When you log in to your MailChimp account, the Dashboard greets you.
I remember my first time here thinking, “OK… What do I need to do first?” I tried that Create Campaign button way at the top, but part way through the process, it told me I needed to create a List first. That was a tad confusing, so I’d like to spare you the headache.
What’s A List And What’s A Campaign
A campaign at MailChimp describes what you want to send; a list tells MailChimp who to send it to. Each prayer letter you send can be a new campaign. And you’ll send that campaign to one list of prayer supporters. Think of a list much like a contact group in your email program. You set that up once. Then each time you write a prayer letter, you send it to that group. Same thing with sending a campaign to a MailChimp list.
So, let’s skip past the campaign stuff for now and focus on setting up that list. Go ahead and click the Create a List button on your dashboard.
You Have No Lists
Thank you, MailChimp. I have no lists. I know; I’m trying to create one.
Besides the moving arrow pointing to the Create List button at the top, this screen does give some interesting information about what lists are and how you can use them. In later posts, we’ll discuss some pretty cool list management things you can do with segments and groups.
It’s too early to be thinking about segments and groups right now, so click the Create List button, and we’ll move on.
On To The Good Stuff
Here’s where you tell MailChimp all about your mailing list. It’s also where some of the analogy with an email group starts to break down. A lot of the reputation management and email law compliance happens here. I’ll explain as we walk through the form.
- List name: This is for you. You can create multiple lists, and this name helps you tell them apart. I recommend “Prayer Supporters” for now. You can always change it later.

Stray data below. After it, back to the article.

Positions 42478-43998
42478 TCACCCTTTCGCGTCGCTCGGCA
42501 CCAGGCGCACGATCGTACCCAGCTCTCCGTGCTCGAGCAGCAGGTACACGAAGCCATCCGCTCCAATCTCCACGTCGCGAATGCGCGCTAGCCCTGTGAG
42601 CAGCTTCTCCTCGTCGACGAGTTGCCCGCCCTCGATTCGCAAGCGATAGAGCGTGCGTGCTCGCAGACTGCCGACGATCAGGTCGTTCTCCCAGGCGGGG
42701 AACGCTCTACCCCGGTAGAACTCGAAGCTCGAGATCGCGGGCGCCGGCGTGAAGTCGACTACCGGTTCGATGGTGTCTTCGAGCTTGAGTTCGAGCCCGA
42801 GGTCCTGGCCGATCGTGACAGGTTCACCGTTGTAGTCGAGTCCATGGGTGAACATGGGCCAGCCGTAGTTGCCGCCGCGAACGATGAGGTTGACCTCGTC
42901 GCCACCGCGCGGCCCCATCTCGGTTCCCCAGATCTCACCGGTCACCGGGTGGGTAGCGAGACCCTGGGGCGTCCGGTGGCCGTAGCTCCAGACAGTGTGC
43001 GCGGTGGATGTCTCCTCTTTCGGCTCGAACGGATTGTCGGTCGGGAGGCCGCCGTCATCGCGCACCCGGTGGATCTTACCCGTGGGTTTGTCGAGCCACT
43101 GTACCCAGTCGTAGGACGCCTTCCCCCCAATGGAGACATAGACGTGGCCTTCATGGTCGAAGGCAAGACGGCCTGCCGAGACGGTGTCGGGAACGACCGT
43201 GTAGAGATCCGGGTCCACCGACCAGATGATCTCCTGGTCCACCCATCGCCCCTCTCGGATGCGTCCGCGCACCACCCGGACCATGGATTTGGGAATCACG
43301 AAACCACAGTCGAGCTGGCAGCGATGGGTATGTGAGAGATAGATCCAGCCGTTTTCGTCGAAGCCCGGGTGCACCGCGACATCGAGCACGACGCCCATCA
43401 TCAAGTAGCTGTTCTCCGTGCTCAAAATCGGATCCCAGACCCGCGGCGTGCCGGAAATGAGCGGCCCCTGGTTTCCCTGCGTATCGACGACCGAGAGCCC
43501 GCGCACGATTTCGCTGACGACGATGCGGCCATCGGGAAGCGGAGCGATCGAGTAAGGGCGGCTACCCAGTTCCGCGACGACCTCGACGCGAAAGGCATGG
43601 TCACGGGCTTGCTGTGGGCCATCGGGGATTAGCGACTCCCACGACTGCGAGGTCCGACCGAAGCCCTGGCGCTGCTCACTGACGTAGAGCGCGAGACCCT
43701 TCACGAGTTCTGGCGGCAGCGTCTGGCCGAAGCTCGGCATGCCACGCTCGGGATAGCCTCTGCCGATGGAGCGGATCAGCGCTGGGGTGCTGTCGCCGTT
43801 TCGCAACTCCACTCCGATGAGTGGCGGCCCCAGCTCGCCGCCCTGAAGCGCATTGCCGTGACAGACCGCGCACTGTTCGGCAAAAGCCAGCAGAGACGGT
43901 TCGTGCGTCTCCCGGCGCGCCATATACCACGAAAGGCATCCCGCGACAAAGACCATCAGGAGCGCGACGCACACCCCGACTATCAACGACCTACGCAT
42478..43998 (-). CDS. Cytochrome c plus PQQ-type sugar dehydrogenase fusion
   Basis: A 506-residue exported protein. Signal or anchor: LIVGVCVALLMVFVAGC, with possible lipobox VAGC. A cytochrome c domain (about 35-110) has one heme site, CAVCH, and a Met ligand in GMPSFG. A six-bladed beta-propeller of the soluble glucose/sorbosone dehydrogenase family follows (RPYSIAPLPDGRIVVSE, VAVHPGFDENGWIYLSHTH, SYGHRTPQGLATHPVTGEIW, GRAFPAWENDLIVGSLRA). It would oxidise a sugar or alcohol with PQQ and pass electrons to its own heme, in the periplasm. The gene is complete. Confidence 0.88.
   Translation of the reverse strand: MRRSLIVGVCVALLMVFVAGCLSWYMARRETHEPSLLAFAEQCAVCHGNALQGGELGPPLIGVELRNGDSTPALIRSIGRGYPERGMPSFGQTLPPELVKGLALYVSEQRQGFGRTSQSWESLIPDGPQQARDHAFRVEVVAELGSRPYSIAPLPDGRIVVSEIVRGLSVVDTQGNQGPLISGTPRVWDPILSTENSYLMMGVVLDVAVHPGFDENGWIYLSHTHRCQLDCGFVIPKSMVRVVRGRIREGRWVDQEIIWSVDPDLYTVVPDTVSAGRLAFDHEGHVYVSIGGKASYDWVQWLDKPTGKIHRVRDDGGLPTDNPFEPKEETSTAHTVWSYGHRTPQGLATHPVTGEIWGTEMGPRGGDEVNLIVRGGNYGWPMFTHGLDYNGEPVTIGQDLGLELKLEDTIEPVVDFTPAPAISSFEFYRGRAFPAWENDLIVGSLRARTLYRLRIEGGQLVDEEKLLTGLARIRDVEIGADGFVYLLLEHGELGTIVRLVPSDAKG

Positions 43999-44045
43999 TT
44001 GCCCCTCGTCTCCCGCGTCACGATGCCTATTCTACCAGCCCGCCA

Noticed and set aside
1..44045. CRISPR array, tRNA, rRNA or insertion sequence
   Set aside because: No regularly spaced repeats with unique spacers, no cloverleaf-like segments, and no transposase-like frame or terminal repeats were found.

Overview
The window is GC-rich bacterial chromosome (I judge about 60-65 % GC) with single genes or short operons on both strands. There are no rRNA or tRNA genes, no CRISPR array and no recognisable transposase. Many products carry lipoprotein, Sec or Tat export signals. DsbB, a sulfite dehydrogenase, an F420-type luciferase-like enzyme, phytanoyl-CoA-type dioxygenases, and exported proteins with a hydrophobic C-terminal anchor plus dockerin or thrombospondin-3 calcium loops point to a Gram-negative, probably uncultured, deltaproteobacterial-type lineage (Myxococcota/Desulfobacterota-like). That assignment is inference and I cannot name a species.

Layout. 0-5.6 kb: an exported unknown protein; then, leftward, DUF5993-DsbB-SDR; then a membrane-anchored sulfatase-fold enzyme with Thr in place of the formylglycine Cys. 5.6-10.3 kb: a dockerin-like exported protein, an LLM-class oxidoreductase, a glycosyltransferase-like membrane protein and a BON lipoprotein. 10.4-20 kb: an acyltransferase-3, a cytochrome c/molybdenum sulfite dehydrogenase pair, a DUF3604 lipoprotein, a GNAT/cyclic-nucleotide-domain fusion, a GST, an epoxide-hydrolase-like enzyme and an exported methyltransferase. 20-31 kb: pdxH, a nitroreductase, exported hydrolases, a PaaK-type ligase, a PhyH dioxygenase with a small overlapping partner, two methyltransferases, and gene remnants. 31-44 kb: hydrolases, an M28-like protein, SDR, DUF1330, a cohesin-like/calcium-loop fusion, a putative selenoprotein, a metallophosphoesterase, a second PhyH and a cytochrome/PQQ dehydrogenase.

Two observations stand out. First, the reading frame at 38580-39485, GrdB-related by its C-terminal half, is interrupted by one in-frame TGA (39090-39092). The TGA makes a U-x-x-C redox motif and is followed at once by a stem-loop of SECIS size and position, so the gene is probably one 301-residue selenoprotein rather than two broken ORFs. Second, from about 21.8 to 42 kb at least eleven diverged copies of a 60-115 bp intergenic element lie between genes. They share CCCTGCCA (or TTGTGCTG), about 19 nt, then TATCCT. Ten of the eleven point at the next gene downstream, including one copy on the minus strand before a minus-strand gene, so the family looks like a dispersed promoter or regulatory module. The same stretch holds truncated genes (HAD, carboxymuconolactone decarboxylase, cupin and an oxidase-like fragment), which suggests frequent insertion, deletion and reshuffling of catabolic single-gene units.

- Default From email address: With normal e-mail, you’re usually logged into just one account and every email you send comes from you. If you’re a bit more advanced, you may have multiple accounts. If so, each time you send an email, you have to decide which account you’re sending from. This email address is what your recipient will see in their own email program as the sender. Rather than having to choose this every time you send an email (or campaign), you can set it up once here on the list. You’ll be able to change your mind when you send each campaign, but you won’t have to.
- Default From name: Same thing, but with the name instead. Put your real name and email address in these fields.
- Remind people how they got on your list: This one’s important. As part of the reputation management and compliance that MailChimp takes care of for you, they include “unsubscribe” and “report abuse” links in each outgoing email. If too many people click those links, the offending sender will get warnings from MailChimp. If it goes on too long, MailChimp can suspend or even cancel the sender’s account. That’s how they keep their reputation (and yours!) clean enough to get your email delivered. As long as you’re not adding people to your list without their permission, you should be fine. Still, some people sign up for things that they forget about. Or they may sign up with an email account they share with others. You’ll want to remind them that they asked for your prayer letters. If you always sign people up the same way, you can be even more specific about how or when they signed up.
- Contact information for this list: This is more compliance and reputation management stuff. This will show up on the emails you send, so make sure it’s correct. You can click MailChimp’s Why is this necessary? link for more detailed information if you’re interested.
- Notifications: When you use your own email program to set up a group, you have to enter every email address. But with a MailChimp list, there are many different ways that people can add themselves to your list – saving you a lot of work. In fact, it’s better that way because MailChimp can then double-check their email address for you. In later posts, we’ll get into how you can create signup forms. For now, MailChimp just wants to know how and when to let you know when someone signs up. I would suggest signing up for the daily summary. That will give you an opportunity to reach out personally to thank those who sign up – if you choose to do that – and it keeps all the signups for a single day grouped together into one email. (You’ll be glad for this automatic summary when thirty people sign up on the same Sunday.)
When you’re finished making your choices, click the “Save” button.
And here you are. In the next article, we’ll start adding to this list from email addresses you already know.
Create your Prayer Supporters list in MailChimp. Remember, none of this costs you any money, and it can help you tremendously in communicating with your supporters.